Re: Humic Acids in Nature vs the Aquarium (Long)
As some of you may recall, last month I was on a tear to find out what
level of Tannins and Humic Acids existed in tropical blackwater biotopes.
Some companies (and authors) seem to think that a certain level of these
substances are beneficial (why else would so many companies be peddling
"Blackwater Extracts"?) while others caution that these substances can be
harmful if present in excess.
My query was an attempt to determine what the natural levels of these types
of substances were. The fish have evolved over thousands of years in these
types of waters and I felt that if we had an idea of the concentrations in
Nature we would be in a better position to deal with them in an aquarium.
Several people on the list came forward with information, my thanks to
those who did. I also contacted several companies which produce "Blackwater
Extracts". Unfortunately, none of them bothered to even acknowledge my
query (Shame on you, Tetra/Second Nature!!!)
I finally went to Dupla. Kaspar Horst of Dupla was kind enough to forward
my query to Prof Dr Rolf Geisler, who provided me with a detailed answer.
What follows is the translated text of that response, as prepared for me by
Dupla. Mr. Horst has givn his premission for this material to be placed on
A special answer for Mr. James Purchase, Toronto:
Concentration of humic acids and tanning agents in tropical black waters
Humates in their full sense - and not just humic acids - are an important
buffer systems for typical black waters with extremely low lime contents. A
precise analytical registration of the chemical complexe humates, dark
organic colloids, is very complicated and requires considerable technical
equipment that is only available in a few special laboratories.
It is much easier to measure the content of "organic substances" and thus
also the humates contained in the water. All organic substances are carbon
linkages. In this way it is possible to determine the DOC (Dissolved
Carbon) or the TOC (Total Organic Carbon). This however requires the use of
gas chromatograph - a very expensive device - and a lot of technical
Since the beginning of tropic limnologic research a relatively simple
measurement method has been used: the determination of the co-called
potassium permanganate consumption (KMNO4-consumption in mg/l). In this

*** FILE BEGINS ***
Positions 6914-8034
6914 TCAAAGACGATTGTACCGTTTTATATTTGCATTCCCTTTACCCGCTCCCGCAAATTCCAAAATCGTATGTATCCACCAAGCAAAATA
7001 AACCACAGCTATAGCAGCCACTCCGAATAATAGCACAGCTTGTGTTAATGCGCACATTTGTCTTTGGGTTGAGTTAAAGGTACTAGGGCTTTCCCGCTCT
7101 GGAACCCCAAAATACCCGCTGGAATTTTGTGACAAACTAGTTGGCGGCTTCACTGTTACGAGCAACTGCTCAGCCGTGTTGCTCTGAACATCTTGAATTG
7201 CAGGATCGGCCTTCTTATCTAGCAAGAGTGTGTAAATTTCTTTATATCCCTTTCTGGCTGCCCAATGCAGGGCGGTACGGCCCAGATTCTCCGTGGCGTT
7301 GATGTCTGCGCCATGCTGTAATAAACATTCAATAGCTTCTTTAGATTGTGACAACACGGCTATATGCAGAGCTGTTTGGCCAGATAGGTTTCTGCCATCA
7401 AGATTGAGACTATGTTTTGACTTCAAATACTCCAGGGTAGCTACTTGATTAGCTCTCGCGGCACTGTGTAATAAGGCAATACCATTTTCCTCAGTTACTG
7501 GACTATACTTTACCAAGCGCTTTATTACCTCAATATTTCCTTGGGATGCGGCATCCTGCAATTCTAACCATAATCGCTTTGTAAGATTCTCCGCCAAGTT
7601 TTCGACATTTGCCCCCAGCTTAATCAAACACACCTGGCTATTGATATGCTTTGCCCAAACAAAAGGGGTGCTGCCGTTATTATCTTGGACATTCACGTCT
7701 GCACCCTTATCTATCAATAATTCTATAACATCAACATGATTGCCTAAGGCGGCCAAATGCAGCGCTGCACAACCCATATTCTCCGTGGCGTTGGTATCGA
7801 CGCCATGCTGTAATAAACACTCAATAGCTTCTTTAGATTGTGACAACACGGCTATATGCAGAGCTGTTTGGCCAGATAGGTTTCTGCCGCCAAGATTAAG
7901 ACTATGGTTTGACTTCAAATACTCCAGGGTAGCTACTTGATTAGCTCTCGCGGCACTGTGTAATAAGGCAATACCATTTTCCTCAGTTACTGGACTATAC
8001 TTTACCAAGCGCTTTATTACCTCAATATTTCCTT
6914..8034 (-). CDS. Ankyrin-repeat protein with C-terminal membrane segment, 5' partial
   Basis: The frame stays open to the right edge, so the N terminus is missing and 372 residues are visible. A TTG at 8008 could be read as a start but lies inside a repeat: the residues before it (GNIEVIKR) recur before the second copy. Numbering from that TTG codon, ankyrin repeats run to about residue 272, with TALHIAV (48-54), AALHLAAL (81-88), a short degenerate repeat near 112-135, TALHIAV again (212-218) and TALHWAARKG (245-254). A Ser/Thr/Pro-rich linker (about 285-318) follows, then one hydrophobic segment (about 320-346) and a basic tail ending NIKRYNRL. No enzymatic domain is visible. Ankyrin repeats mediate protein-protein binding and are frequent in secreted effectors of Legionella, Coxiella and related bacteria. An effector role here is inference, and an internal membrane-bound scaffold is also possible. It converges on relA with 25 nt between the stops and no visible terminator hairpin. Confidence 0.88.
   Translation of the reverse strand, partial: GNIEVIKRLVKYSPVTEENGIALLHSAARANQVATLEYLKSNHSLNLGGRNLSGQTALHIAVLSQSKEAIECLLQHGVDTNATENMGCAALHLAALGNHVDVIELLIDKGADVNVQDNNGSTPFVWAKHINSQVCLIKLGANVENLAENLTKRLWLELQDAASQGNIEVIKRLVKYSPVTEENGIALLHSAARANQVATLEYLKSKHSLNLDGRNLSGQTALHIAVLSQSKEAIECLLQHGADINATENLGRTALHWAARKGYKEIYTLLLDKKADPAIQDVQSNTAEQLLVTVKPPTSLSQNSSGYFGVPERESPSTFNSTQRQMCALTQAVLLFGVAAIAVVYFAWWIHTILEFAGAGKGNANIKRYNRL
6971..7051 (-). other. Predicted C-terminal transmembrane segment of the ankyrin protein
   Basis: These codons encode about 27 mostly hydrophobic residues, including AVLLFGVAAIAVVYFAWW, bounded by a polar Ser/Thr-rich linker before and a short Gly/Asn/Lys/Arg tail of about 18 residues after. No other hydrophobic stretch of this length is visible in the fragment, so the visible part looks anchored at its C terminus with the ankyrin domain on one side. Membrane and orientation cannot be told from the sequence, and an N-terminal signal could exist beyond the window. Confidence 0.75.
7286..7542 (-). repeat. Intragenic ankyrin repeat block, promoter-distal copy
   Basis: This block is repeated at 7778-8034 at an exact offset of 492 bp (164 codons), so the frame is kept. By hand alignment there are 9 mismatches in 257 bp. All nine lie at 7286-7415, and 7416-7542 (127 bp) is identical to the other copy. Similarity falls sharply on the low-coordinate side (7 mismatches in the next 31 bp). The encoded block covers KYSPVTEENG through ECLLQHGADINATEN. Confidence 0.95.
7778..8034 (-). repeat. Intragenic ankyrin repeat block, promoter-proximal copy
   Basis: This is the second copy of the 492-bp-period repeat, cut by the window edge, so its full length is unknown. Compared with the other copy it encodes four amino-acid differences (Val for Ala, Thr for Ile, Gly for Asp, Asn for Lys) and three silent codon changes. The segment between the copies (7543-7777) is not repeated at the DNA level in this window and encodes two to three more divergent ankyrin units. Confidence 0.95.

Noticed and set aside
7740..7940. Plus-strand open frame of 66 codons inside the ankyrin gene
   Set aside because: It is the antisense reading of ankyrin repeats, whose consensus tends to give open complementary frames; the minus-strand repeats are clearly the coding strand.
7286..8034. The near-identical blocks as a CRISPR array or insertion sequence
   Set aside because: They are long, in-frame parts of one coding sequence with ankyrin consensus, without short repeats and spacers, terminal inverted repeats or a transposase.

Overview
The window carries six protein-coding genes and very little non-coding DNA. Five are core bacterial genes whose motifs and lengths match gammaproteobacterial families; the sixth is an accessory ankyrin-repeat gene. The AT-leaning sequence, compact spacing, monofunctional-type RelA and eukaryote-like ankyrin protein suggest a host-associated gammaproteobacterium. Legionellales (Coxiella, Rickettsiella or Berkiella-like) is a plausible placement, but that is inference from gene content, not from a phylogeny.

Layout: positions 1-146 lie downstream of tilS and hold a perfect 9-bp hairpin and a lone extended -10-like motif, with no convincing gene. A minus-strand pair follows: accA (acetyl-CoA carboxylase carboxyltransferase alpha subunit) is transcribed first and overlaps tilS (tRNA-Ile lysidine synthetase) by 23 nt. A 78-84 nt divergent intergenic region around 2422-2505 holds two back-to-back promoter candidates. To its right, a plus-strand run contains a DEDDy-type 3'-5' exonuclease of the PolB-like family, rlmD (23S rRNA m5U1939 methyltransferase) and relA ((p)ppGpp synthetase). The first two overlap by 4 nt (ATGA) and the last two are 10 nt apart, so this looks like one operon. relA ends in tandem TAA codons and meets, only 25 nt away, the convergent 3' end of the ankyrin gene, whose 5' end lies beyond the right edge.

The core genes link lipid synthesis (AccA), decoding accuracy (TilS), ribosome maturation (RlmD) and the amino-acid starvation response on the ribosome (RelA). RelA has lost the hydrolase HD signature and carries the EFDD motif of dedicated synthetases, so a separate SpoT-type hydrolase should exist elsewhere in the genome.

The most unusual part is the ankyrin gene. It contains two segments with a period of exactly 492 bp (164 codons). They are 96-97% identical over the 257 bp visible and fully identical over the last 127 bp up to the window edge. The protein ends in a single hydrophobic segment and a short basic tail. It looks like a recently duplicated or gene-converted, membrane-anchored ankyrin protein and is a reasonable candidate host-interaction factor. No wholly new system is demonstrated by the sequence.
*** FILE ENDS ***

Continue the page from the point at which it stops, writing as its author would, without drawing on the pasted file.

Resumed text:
measurement the organic substances are destroyed by means of the oxydizing
agent potassium permanganat, thus becoming measurable. The determination is
carried out by cooking a given quantity of water with a permanganate
of exactly known content for about 10 minutes. For this method one needs a
certain laboratory equipment with chemicals, glass devices and cooking
facility - short: it is quite expensive !
Despite the well-known objections to this not really optimum determination
humates with the permanganate method, also recent tests of tropical fish
waters have been carried out in this way, so to allow comparison with
of former examinations. Unfortunately, there are no conversion factors for
permangante consumption to DOC or vice versa.
Back to the initial question: Information about the permangante consumption
(sometimes indicated as "oxydisability") in biotops of tropical aquarium
and typical black waters is available. Here some figures:
KMnO4-consumption in mg/l
up to 12 low, gun-laying data for dringking-water
20 to 56 biotope of Red Neon
26 to 59 biotope of Discus Heckel
13 to 27 biotope of "Brown Discus"
> 100, up to 250 max. biotope of labyrinth fish is eas- and west (asia)
Now to the most important question: How is it possible to reach a certain
level of humates in the aquarium?
There are various methods of supplying humates to an aquarium. Known is the
filtering over unfertilized peat, peat extracts, peat pallets, leaves,
oak-tree bark extracts and other preparations containing tanning agents.
These are many possibilities - but one important questions is still
unanswered. How much of the above mentioned substances is needed to reach
values as found in nature. It would be nice to have indications like,
so-and-so much peat granules or so-and-so many ml peat extract on a certain
quantity of water of clearly defined composition produce organic substances
corresponding to so-and-so many mg/l permanganate consumption. Why doesn't
this sort of information exist ?
First, the available sources of humates are not standardized, e.g. peat as
substance differs considerably depending on it's origin and storage place.
Indications such as " ... contains so-and-so many g peat extract" do not
really say anything about the quantity, since the concentration of the
extract is unknown or not indicated - admittedly also difficult to say!
important to know: The harder the water the more ineffective the humic
- more exactly: the dissolved lime in the water produces undissolvable
calcium humates. So, the higher the water hardness, the higher must be the
supply of humates in order to achieve an acidifying effect. The softer the
water, the less humates are needed and the better the effect.
Conclusion: As the values of water hardness are worldwide different and the
concentration of humates are not standardized, to make a simple calculation
and state"In order to achieve a Neon water with 25 mg/l permanganate
consumption or a black water for chocolate-guramis with 80 mg/l, procede as
follows ..." Therefore the only things that will help an aquarist are his
experience and a water that is not too hard.
Further literature may be asked for at our editorial department.
jpp at inforamp_net